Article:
"The American people need leaders who will focus on stemming job losses and getting credit to flow in the marketplace before hearing from yet another person who cheated both himself and the game of baseball."
-House Committee on Oversight and Government Reform chairman Edolphus Towns (D-NY).
Finally, someone in congress gets it. Now only if the media could follow suit. The same media that is wringing their hands and their necks over Alex Rodriguez's admission that he took performance enhancing drugs from 2001-2003. The same media that seems to be the only people outraged by this news.
Look, baseball fans don't care about who has or hasn't taken steroids. MLB attendance has risen to and remained steady at record levels since the (allegedly, i guess) steroid-induced McGwire/Sosa homerun chase. If attendance falls this year, it will be because of the economy...not because hardcore MLB fans cowered at the thought of their beloved (hah!) A-Rod doing steroids and couldn't bring themselves to purchase tickets and pay for $7.50 beers any longer. No matter how much sportswriters try to make their voice heard as to why this whole era is awful on baseball - because you know, the gambling issues, segregation until 1947, dead ball era, and cocaine problems of the 80's never happened- at the end of the day, us baseball fans want to see dominant performances by our best players. Period.
(Note: This reminds me of visiting NYC with a friend from college a few years back. We were on our way back from a Yankee game (vs. A-Rod and the Rangers...irony!), rode the subway like typical southern tourists, and ended up at a Harlem subway station at 2am. While we waited the 30+ minutes for the next train to come, my friend mentioned that she felt that because baseball has such an American/apple pie/playing-catch-with-your-dad charm to it, it's players should be subjected to harsher penalties to regarding steroids, than say football or basketball players.
Throwing aside the racial connotations to her theory, I quickly told her that comment was iditoic and one of the reasons I mostly try and avoid talking sports with females (OBJ's paramour and Ray-Ray afficianado aside). Little did I know that over the next few years, the sentiments shared by this 20-year-old female who watched maybe fifteen minutes of sports every year would be repeated ad naseum by Mitch Albom, Mike Lupica, Bill Plaschke and their ilk, who have done far more damages to their bodies at buffet tables than Roger Clemens ever has in a training room.)
I get it. The 'sanctity' of baseball has been ruined. Believe me, as much as I hate seeing Sammy Sosa's name up there with Willie Mays' on all-time lists, I still can't get worked up over steroids. It appears the majority of baseball players from roughly 1995-2005ish was using roids, PEDs or some other kind of supplement.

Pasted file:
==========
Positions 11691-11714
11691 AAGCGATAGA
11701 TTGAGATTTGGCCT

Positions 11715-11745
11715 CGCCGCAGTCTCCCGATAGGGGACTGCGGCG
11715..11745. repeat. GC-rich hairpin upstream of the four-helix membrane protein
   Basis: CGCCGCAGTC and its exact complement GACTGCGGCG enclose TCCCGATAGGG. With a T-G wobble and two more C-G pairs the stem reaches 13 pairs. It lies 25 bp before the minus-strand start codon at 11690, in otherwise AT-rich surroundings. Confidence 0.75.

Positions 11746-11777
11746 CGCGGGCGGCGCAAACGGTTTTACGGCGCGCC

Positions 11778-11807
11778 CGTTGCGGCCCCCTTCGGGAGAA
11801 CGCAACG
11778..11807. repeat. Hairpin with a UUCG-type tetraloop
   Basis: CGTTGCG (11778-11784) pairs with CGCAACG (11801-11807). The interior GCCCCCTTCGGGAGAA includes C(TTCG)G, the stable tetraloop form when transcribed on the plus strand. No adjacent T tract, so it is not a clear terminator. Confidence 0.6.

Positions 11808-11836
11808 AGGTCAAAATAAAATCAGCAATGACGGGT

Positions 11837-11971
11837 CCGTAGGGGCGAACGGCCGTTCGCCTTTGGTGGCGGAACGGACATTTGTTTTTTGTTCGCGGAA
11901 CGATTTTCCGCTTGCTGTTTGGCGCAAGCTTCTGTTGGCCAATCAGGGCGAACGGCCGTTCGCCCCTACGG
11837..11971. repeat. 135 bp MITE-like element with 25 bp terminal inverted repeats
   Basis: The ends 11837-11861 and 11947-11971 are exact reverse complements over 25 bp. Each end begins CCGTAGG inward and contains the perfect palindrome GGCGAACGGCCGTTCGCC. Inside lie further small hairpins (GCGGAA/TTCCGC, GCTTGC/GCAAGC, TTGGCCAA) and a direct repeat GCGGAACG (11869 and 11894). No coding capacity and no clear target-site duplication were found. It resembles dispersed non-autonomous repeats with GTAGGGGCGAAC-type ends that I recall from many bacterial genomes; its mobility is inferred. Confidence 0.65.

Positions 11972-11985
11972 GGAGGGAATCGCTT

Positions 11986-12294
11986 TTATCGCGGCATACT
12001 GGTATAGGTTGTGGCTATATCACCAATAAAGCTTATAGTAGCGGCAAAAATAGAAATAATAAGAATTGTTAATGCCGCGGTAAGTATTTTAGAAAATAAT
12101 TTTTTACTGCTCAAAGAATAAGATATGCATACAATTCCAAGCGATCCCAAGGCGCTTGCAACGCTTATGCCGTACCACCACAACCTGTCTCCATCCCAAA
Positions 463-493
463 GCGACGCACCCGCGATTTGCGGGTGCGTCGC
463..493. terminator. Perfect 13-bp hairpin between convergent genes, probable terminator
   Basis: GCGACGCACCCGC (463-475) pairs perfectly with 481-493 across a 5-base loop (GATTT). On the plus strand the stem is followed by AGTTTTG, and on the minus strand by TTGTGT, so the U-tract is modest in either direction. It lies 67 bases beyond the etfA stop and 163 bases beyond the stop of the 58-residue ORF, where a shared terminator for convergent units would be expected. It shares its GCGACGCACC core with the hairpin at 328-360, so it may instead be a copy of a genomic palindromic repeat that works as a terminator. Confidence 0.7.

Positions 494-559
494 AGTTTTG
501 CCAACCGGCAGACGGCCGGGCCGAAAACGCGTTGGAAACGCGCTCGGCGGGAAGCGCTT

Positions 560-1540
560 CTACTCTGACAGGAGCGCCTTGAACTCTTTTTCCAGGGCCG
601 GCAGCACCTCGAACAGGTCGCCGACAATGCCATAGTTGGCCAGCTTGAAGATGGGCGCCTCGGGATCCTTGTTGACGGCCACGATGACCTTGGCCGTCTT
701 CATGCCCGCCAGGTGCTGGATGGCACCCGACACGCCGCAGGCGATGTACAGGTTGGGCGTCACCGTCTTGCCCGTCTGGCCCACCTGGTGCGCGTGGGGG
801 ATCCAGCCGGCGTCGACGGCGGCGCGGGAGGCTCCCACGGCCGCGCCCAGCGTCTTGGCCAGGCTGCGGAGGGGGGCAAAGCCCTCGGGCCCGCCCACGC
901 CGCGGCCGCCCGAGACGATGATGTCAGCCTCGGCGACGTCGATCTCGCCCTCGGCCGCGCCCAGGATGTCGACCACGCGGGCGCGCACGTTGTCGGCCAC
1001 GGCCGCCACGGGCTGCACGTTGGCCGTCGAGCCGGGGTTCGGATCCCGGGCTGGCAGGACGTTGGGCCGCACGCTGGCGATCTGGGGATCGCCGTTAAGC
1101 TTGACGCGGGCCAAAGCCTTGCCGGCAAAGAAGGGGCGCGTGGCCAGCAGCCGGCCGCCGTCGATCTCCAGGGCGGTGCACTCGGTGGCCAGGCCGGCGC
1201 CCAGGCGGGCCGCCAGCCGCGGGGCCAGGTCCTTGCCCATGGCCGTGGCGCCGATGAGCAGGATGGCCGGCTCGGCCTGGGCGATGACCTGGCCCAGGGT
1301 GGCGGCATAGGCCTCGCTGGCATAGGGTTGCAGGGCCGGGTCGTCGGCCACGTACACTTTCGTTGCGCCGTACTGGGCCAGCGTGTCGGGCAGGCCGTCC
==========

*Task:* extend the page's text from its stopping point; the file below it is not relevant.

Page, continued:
Due process and all that shit, but in this case everyone is guilty until proven innocent. Those folks who find it unfathomable that someone like a Chipper Jones, Derek Jeter, Albert Pujols or any other fan favorite ever touched the stuff is kidding themselves. Nobody is beyond suspicion. Anyone who honestly thinks that Manny Ramirez or Big Papi never dabbled with PED's is not only delusional, but also a Red Sox fan. Sure, I like to think that childhood idols such as Greg Maddux, Tom Glavine, Griffey Junior and Frank Thomas never juiced (after all, their careers followed the normal pre-steroid superstar arc), but nothing would surprise me at this point....ok, any of those four getting caught would, but nobody, not even Schilling, would shock me anymore.
And ya know what? I still don't care. I, along with most all other fans, will watch baseball all summer and cheer on the Braves and their patchwork outfield. I won't be deterred by A-Rod's PED confession, because I don't care and I neither does any other real baseball fan. I have alot of friends who follow sports, and not one has had their fandom affected in ant way, shape or form by the steroid era in baseball. Gambling problems, segregation, cocaine epidemics, a deadball era...baseball hasn't exactly always been about competing on a level playing field. So why start now?
Fans, players, owners have moved on. It's over, media members. Try not get your panties in a wad over trying to dig up some old Bret Boone photos from the year 2000. It's a shame your ability to get on a high horse is enhanced by the fact you hold the ability to carry your self-righteousness out through Hall-of-Fame ballots; but, whether these alleged perpetrators are voted into the Hall, their exploits on the field will not be forgotten (for better or worse) by baseball fans of this generation. No plaque in Cooperstown or congressional hearing can change that.